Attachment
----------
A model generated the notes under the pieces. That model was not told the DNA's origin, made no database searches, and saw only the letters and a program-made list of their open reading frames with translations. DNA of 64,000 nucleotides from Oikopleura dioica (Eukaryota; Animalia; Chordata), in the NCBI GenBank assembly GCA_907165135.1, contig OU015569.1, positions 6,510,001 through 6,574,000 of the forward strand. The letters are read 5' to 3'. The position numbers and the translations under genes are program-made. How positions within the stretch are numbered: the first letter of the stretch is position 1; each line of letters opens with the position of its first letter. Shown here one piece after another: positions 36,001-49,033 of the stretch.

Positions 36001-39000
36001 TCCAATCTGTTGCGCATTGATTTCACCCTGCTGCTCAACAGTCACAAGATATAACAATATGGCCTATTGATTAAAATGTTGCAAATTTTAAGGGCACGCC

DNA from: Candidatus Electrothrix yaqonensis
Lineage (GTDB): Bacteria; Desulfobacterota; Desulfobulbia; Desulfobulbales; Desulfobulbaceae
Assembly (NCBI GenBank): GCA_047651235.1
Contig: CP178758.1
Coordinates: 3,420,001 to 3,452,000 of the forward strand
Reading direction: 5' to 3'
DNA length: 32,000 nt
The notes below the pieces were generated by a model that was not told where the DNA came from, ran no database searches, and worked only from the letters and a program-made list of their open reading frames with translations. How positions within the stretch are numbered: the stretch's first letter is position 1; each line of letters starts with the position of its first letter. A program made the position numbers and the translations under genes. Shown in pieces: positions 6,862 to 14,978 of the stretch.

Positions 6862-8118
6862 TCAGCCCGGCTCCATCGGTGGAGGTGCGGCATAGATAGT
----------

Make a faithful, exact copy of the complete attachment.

A model generated the notes under the pieces. That model was not told the DNA's origin, made no database searches, and saw only the letters and a program-made list of their open reading frames with translations. DNA of 64,000 nucleotides from Oikopleura dioica (Eukaryota; Animalia; Chordata), in the NCBI GenBank assembly GCA_907165135.1, contig OU015569.1, positions 6,510,001 through 6,574,000 of the forward strand. The letters are read 5' to 3'. The position numbers and the translations under genes are program-made. How positions within the stretch are numbered: the first letter of the stretch is position 1; each line of letters opens with the position of its first letter. Shown here one piece after another: positions 36,001-49,033 of the stretch.

Positions 36001-39000
36001 TCCAATCTGTTGCGCATTGATTTCACCCTGCTGCTCAACAGTCACAAGATATAACAATATGGCCTATTGATTAAAATGTTGCAAATTTTAAGGGCACGCC

DNA from: Candidatus Electrothrix yaqonensis
Lineage (GTDB): Bacteria; Desulfobacterota; Desulfobulbia; Desulfobulbales; Desulfobulbaceae
Assembly (NCBI GenBank): GCA_047651235.1
Contig: CP178758.1
Coordinates: 3,420,001 to 3,452,000 of the forward strand
Reading direction: 5' to 3'
DNA length: 32,000 nt
The notes below the pieces were generated by a model that was not told where the DNA came from, ran no database searches, and worked only from the letters and a program-made list of their open reading frames with translations. How positions within the stretch are numbered: the stretch's first letter is position 1; each line of letters starts with the position of its first letter. A program made the position numbers and the translations under genes. Shown in pieces: positions 6,862 to 14,978 of the stretch.

Positions 6862-8118
6862 TCAGCCCGGCTCCATCGGTGGAGGTGCGGCATAGATAGT